Learning through Imitation
Literary criticism is a practice perhaps best learned through imitation. The German philosopher Walter Benjamin (1892—1940) reflected on the history of the concept of mimesis* (a word we will encounter again shortly in Aristotle’s Poetics):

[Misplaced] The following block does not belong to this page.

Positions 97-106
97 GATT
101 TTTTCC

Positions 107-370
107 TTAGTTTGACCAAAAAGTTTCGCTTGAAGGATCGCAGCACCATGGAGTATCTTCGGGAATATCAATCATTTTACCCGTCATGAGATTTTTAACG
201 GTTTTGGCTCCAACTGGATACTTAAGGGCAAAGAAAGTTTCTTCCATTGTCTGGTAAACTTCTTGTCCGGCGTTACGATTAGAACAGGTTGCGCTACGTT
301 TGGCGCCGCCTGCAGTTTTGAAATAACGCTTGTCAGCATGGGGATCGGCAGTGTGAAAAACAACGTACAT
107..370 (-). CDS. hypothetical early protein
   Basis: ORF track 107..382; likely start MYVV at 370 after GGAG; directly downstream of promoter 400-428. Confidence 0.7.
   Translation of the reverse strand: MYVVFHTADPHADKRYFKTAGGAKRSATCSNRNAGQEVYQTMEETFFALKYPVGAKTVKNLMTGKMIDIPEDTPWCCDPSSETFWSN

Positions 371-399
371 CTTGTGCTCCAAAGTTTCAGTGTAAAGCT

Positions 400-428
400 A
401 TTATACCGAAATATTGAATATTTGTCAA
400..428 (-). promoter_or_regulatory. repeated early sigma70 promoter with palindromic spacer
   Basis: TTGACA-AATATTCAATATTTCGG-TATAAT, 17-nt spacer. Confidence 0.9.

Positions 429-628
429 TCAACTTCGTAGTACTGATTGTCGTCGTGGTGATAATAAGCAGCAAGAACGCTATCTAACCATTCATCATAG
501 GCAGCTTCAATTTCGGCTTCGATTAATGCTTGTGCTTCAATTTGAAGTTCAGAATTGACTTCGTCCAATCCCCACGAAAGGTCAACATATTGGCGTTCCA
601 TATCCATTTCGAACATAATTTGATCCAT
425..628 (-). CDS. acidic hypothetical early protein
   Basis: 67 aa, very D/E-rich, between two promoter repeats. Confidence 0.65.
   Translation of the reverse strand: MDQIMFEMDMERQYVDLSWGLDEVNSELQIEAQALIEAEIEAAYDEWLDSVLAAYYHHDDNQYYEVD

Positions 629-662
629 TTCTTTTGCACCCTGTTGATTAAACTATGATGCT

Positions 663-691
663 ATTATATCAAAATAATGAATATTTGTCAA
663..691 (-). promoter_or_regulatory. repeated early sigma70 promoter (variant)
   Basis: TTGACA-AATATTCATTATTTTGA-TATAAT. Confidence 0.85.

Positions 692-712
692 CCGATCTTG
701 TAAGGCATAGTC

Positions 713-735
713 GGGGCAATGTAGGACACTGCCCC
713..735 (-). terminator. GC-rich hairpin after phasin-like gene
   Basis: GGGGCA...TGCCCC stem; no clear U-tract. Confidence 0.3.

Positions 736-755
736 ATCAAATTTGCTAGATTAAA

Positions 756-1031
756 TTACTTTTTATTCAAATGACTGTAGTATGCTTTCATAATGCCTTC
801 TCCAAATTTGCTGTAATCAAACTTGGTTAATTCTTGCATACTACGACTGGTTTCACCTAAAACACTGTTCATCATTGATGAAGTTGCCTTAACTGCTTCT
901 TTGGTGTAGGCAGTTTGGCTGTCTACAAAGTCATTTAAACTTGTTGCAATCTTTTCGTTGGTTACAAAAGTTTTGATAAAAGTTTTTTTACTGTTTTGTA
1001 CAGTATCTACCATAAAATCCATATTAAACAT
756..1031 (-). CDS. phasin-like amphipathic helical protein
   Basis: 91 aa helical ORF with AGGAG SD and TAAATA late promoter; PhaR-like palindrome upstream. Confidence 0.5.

Our gift for seeing similarity is nothing but a weak rudiment of the once powerful compulsion to become similar and also to behave mimetically. And the lost faculty of becoming similar extended far beyond the narrow perceptual world in which we are still capable of seeing similarities.